I was accompanying my three grandchildren up the hill to the swimming pool. Climbing the slope was hot, tiring, thirsty work. We stopped half way up so I could rest on the seat, in the shade of a huge carob tree and take a drink from the mandatory bottle of iced water. When I’d quenched my thirst the children took the bottle from me, squabbling over it as they carried it further up the hill.
I sat and looked about. The sun was hot in the cloudless blue sky, but in the shade of the old tree the leaves rustled slightly, the birds twittered and all around was a sea of greens with bright yellow flowers scattered everywhere. I had discovered my haven.
“Grandma, Grandma” the children shouted impatiently. Reluctantly I returned my thoughts to the immediate time, I got up, changed back to loving, happy Grandma mode and we all continued to trudge up the hill.
Next day, with the grandchildren all at kindergarten, I returned to my little oasis to really enjoy it and to imprint it into my brain. I sat on the bench, in the shade of the the huge old carob tree with the sun shining in a cloudless blue sky. Everywhere was green, brown and yellow. There were green trees, carobs, pines and even date palms, green flowering bushes and green grass, with brown tree trunks and paths and a myriad of bright yellow flowers hanging in the trees and gently floating in the air as they joined their fellows carpeting the huge expanse of grass.. Above and around the various birds flew; sparrows, finches, tits, herons, crows, pigeons and larks all twittering, warbling, cooing and cawing at each other. Sweet-scented yellow blossoms perfumed the air, while a few bushes of red or orange nectar centred flowers also attracting the softly buzzing bees. In every direction there were sights, sounds and smells that I drank in and committed to memory.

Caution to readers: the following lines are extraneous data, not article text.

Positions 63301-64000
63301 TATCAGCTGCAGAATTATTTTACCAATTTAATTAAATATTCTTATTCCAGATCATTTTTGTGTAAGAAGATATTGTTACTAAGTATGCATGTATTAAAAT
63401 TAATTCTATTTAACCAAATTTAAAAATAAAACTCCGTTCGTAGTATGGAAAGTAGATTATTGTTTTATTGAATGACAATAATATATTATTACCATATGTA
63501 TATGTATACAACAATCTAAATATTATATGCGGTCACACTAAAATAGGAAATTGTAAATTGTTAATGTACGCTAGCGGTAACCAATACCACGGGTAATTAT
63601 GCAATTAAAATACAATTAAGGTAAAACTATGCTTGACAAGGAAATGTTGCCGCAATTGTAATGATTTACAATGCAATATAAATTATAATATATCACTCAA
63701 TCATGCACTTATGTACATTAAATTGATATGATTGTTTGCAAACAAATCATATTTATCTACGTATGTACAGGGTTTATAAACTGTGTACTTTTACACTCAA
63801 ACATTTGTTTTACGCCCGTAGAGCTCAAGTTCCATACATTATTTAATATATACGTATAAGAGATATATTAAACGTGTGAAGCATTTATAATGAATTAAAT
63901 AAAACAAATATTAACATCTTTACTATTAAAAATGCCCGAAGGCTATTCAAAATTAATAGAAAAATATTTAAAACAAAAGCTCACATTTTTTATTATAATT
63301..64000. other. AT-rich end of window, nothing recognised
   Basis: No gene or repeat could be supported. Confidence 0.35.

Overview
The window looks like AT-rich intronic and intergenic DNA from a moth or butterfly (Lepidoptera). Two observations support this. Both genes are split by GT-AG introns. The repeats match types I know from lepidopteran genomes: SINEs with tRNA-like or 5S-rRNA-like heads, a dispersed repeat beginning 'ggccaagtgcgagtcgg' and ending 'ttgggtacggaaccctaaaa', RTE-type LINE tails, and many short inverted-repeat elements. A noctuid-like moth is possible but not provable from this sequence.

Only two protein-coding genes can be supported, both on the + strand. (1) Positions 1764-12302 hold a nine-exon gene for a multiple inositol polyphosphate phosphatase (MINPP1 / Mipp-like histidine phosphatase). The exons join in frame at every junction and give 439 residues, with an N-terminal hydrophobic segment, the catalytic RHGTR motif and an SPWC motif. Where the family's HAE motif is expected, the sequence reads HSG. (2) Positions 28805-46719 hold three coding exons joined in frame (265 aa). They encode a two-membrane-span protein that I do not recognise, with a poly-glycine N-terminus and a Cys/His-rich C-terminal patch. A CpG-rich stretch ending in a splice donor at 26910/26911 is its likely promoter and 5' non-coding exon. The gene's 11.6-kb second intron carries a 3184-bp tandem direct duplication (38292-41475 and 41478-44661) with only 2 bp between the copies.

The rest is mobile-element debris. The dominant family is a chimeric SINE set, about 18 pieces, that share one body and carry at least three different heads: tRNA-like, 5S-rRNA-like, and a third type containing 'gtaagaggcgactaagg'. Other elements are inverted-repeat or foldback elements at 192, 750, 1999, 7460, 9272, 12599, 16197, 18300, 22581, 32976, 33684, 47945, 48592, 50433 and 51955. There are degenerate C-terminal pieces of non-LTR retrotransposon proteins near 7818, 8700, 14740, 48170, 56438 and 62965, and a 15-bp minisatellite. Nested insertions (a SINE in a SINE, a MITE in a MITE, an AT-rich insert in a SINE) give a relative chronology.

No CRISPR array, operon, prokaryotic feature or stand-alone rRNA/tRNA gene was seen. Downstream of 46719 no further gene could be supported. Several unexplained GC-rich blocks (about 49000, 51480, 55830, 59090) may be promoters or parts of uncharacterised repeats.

This would be my oasis of peace and contentment. This is where I would go, in my mind’s eye, to revitalize my thoughts and restore my positivity. My haven would enable me to relax, gain the strength and inspiration I need to solve life’s problems.
The knowledge that I had found my haven at last, gave me the feeling I could cope with anything life threw at me, like I was almost immortal.
[Publisher’s Note: This article arrived yesterday August 5, 2014, but is being published on August 6, 2014]
Today at 8AM a cease fire has been declared in operation Protective Edge. The public discussion over the operation, however, will stay with us for a long time.
Public opinion is one of the key influence factors on countries and people behavior. In the digital and social networks world, that opinion might very rapidly turn itself into large-scale action (the ‘Arab Spring’, for example) , thus better understanding of it might shed some light on future trends and phenomena which are about to take place.